Italy will head to the polls this weekend, which could result in the 64th change in the county's government in 70 years. Prime Minister Matteo Renzi finds himself in a do or die situation. His proposed referendum to the Italian Constitution would both shrink the size and power of the Senate, translating into a more centralized power in Rome and perhaps a more stable government.
But, most recent polls have shown the "no" vote to be in the lead, and should that result come to fruition, Renzi has pledged to step down as prime minister.
"That is what the market is now expecting; a "no" vote to win. Prime Minister Renzi then resigns and then we are talking about political instability in the third largest nation in the Eurozone," CNBC's Julia Chatterley reported from Rome on Friday.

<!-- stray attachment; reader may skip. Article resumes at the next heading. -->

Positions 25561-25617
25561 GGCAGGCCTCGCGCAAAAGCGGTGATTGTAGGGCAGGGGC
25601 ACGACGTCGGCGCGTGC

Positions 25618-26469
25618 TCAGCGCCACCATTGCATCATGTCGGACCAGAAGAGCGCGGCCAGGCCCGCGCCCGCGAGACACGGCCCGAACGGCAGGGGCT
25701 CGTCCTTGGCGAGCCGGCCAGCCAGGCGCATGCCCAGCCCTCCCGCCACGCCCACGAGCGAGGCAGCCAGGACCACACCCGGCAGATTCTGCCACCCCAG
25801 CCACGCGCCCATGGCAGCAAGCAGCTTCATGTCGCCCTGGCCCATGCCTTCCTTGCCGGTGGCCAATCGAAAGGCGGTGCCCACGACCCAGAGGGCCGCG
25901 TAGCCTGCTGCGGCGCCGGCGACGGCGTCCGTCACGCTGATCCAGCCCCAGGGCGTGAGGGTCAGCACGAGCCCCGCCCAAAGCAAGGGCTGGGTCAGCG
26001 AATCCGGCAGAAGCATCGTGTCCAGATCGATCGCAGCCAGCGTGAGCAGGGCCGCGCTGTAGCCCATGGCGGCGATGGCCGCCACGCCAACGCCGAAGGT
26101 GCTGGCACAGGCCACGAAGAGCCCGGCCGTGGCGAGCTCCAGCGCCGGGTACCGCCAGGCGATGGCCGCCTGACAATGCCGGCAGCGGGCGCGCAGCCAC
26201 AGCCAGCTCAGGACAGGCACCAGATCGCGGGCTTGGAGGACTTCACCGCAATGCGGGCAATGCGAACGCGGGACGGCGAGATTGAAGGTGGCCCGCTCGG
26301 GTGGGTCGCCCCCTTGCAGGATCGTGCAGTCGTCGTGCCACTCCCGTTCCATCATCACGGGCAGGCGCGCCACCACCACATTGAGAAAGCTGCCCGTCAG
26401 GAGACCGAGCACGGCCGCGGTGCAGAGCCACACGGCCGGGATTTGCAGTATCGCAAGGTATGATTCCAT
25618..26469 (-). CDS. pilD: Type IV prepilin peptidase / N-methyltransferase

Not only could a "no" vote lead to political instability, but it would also have a significant impact on the Italian banking sector, notably the world's oldest bank Monte dei Paschi.
Now, while Italian Finance Minister Pier Carlo Padoan has said that a "no" vote would not result in economic catastrophe, he did say that it would put more pressure on the banks, and potentially cause "48 hours of market turbulence," Padoan told newspaper Avvenire Friday.
"That will mean more trouble trying to raise capital. And, we have got [Monte dei Paschi] trying to raise capital in the next couple of weeks," Chatterley noted.
Should the "yes" vote prevail this weekend, it could trigger a rally in the Italian banks, she added.